Make your own homemade yogurt – it’s easier than you think and really tangy and delicious!
I made my own yogurt and I don’t know if I can ever go back. You can make it savory or sweet (you’ll see very soon!). Making homemade yogurt is actually way easier than you might expect, as long as you have the right tools.
Things you will need (affiliate links):
- Candy or Digital Read Thermometer
- Heavy bottomed pan with lid, like my Lodge Dutch Oven
- Flour-sack tea towel or cheesecloth
As Katie from Desserts and Deserts taught me, it’s very forgiving. As long as you do all the steps properly! And…don’t use Ultra-Pasteurized milk (learned that the hard way). The importance of letting the milk cool until 120 degrees is that you want the cultures to grow. Just like when proofing yeast (which unfortunately I have terrible luck with), it can’t be too warm or they’re going to die!
I’ve made this three times now (the last one I did an entire gallon, so it’s lasted me awhile!), and it has turned out stellar. If you can manage to save a bite or two to culture your next batch, that’s the best! To start, you’ll want to use a type of yogurt you like the taste of. (Don’t use Greek yogurts) I used Tillamook vanilla. After the first time, it won’t keep any of the sugar or flavor. You’ll be left with a tart yogurt flavor, much like plain Greek yogurt that you can substitute in for sour cream in places. That is what makes it so flexible between savory and sweet.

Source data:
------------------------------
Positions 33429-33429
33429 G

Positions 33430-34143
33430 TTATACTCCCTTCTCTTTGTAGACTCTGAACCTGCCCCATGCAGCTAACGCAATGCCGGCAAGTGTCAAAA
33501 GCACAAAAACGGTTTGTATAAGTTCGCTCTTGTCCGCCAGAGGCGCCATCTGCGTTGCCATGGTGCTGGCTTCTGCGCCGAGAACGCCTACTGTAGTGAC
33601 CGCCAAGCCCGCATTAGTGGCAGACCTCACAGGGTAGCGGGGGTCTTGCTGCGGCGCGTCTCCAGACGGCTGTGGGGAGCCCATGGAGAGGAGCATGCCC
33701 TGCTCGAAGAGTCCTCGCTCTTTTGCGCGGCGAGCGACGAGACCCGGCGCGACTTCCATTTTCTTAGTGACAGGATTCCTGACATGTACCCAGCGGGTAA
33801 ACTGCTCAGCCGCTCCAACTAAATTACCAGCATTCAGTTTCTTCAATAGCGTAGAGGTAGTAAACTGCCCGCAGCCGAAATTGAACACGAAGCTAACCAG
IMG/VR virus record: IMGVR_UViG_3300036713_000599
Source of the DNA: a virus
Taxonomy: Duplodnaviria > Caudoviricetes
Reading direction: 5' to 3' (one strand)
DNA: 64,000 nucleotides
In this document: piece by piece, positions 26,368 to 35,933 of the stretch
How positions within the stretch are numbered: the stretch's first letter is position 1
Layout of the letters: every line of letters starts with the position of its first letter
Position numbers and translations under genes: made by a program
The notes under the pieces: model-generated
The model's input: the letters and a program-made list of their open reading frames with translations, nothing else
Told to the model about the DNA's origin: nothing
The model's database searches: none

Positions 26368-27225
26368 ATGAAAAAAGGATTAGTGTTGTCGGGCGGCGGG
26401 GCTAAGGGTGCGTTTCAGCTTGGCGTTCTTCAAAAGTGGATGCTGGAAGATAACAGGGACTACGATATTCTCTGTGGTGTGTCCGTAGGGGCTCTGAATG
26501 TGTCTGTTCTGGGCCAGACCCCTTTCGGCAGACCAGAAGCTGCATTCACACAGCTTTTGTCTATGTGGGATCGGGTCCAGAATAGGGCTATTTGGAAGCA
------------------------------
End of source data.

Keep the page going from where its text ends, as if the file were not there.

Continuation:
This is what I’ve started bringing for lunch, along with a bag of granola. I’ve had a good time trying lots of different kinds…what’s your favorite granola? Let me know in the comments!
- 1/2 gallon whole milk
- 4 T. store bought yogurt or other starter
Pour milk into a large heavy-bottomed pan.
Heat milk on the stove on low heat until it reaches 180 degrees Fahrenheit. (About 45 minutes to an hour)
Remove pan from heat, and cool until 120 degrees Fahrenheit.
Whisk in your yogurt starter and whisk vigorously for a full minute.
Place a lid on the pan and move somewhere where it can be undisturbed (such as an oven) for 7-10 hours.
Once yogurt is set, scoop or pour yogurt into a flour sack tea towel-lined colander, set over a larger bowl. Place the original pan's lid over the colander and place in the fridge for at least 4 hours to chill and strain.
When the yogurt is finished straining, place in containers and in the fridge.
Eat within two weeks and #enJOY!